When the First-class Counties decided to award special points for a one-day match they did so for the express purpose of providing attraction to games ruined by rain on the first two days. The intention of awarding eight points instead of the usual four was to avoid farcical declarations and to cut down the number of drawn games. The public like to see a definite result, and if such games are going to be termed draws, even if one team takes eight points as in the case of the First-class Counties and ten points in the Minor Counties, it may be detrimental to public interest. In my opinion the M.C.C. should consult all cricket bodies, including those overseas, and then give a definite ruling as to the procedure to be adopted.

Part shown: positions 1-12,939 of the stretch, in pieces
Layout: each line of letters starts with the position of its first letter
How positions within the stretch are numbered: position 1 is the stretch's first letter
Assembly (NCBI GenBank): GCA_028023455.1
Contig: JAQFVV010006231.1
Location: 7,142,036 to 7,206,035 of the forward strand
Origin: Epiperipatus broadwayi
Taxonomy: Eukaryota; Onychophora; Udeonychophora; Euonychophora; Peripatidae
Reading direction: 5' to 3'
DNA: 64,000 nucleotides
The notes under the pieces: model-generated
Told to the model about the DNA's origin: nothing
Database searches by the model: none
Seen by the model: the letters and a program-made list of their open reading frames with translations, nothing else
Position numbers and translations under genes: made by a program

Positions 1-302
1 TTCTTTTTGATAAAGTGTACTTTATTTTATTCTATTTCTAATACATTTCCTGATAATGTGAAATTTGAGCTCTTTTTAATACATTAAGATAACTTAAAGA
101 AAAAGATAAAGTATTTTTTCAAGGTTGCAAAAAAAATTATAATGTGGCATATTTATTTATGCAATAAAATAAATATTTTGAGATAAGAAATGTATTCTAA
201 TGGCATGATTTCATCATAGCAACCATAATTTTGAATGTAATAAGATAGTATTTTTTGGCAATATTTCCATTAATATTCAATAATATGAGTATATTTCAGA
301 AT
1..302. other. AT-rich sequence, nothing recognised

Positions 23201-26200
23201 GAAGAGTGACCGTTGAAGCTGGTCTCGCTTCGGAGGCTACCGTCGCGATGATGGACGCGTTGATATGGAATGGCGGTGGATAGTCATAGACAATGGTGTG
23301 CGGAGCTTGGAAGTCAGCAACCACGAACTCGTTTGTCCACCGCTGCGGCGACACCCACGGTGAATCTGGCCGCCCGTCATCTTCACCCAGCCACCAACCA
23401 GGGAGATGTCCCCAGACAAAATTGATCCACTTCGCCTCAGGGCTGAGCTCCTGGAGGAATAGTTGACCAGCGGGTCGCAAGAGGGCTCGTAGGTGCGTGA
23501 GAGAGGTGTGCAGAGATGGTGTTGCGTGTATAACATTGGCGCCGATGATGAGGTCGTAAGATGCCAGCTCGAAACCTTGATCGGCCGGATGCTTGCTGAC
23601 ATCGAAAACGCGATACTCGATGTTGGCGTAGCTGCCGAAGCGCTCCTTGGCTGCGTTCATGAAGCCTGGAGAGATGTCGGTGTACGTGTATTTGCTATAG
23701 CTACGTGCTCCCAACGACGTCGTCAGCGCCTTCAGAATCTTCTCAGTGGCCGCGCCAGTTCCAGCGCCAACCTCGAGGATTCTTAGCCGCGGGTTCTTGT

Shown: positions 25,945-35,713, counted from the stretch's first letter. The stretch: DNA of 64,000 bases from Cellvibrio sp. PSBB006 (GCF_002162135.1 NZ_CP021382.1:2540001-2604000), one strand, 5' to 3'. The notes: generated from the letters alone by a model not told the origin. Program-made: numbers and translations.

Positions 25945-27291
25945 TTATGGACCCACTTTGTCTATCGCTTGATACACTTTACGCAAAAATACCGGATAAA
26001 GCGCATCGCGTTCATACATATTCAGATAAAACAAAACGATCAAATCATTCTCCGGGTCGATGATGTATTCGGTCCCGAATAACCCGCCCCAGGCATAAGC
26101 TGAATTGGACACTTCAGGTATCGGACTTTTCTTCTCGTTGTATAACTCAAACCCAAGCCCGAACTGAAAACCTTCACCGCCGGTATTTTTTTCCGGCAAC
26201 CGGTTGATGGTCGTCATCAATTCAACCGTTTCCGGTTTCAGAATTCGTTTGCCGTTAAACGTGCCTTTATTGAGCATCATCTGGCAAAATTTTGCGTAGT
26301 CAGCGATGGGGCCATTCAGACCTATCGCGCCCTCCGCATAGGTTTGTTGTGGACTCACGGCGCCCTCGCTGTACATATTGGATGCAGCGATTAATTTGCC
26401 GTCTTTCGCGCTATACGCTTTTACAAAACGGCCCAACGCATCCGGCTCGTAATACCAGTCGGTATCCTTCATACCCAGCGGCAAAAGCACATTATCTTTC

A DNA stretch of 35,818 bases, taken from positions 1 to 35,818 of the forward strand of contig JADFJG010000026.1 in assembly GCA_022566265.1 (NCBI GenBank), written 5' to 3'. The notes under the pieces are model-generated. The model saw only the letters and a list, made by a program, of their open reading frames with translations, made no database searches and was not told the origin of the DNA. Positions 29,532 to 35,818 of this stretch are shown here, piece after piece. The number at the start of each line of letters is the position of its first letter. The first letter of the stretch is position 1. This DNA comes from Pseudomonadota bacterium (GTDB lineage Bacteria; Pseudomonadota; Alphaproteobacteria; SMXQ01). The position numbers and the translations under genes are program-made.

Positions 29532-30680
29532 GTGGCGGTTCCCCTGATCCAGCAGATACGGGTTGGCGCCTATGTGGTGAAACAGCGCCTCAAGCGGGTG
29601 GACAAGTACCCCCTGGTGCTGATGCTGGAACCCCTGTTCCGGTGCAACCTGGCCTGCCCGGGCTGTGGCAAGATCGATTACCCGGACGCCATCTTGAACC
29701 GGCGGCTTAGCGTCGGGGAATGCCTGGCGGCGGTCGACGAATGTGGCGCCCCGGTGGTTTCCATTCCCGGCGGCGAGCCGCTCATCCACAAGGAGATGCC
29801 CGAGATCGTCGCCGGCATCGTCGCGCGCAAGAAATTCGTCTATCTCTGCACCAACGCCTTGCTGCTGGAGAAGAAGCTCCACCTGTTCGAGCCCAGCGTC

Another subject our cricket rulers could consider is the unequal division of points in a tied match. When Hampshire and Kent finished level at Southampton at the end of May this was the first tie under the law introduced in 1948 whereby the side leading on the first innings takes eight points and the opposition only four. Many people argue--they wrote to the The Times--that it is inconsistent with the principles of cricket that after an even struggle the spoils should be uneven. If Kent had scored one more run they would have taken twelve points and Hampshire would still have received four for their first innings lead. It was up to both sides to go all out for victory, and in fact both did. The Oxford Dictionary defines a Tie: "Equality between two or more competitors or the sides in a match or contest; a match in which this occurs, a drawn match; a dead heat." Yes, a dead heat, and, therefore, in my opinion each side should take half the points awarded for a win.